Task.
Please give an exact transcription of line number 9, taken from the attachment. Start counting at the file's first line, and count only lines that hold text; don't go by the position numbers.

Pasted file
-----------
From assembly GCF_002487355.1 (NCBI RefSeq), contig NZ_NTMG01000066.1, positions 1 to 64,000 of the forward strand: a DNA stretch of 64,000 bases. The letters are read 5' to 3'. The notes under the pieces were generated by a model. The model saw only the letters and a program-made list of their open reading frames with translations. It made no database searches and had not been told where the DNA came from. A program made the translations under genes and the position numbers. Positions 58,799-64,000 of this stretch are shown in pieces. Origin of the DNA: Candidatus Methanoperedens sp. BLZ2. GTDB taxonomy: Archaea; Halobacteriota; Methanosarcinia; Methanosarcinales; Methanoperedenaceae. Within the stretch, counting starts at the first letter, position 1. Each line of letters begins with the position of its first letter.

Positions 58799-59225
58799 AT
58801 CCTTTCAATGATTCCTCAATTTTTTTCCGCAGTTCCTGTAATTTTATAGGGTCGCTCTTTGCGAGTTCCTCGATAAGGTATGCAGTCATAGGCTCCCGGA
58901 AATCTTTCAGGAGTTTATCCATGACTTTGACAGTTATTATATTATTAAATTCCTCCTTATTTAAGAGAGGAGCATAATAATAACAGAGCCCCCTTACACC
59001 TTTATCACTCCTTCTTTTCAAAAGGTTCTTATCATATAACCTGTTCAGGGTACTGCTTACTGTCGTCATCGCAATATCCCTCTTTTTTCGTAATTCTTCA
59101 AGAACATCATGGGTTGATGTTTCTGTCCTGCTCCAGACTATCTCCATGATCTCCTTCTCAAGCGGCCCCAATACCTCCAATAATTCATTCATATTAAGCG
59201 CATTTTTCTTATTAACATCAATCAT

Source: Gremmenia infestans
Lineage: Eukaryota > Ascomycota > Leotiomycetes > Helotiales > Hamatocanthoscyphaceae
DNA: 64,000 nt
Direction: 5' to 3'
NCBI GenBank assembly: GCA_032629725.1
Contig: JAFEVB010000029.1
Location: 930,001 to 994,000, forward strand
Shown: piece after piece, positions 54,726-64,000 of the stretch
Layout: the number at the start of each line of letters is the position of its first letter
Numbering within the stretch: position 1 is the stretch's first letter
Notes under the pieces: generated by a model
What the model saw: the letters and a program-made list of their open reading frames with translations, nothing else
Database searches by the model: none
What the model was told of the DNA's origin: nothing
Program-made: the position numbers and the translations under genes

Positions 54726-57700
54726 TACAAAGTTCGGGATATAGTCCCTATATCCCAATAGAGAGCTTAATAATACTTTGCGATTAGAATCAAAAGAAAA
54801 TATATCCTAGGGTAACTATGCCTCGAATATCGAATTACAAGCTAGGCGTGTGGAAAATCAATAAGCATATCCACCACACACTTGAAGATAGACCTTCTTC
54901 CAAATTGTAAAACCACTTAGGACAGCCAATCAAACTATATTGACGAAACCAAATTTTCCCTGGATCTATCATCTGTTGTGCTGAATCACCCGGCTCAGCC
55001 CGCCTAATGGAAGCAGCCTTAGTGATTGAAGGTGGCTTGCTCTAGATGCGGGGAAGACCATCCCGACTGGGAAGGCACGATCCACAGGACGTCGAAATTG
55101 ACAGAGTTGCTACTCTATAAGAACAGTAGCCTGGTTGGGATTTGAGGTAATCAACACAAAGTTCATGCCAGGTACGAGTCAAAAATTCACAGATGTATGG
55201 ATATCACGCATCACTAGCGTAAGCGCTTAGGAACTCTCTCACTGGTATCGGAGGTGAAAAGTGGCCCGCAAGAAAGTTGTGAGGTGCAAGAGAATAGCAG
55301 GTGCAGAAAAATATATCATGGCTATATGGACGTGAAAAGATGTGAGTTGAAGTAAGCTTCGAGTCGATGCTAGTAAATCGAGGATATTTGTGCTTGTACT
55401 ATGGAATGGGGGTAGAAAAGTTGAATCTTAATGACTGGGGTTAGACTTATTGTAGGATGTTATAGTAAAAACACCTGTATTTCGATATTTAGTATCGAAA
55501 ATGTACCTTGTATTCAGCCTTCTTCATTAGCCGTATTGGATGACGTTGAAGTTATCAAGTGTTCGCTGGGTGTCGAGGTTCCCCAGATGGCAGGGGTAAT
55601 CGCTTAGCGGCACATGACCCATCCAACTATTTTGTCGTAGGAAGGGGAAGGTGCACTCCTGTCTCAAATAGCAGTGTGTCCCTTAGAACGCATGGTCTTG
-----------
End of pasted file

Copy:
Source: Gremmenia infestans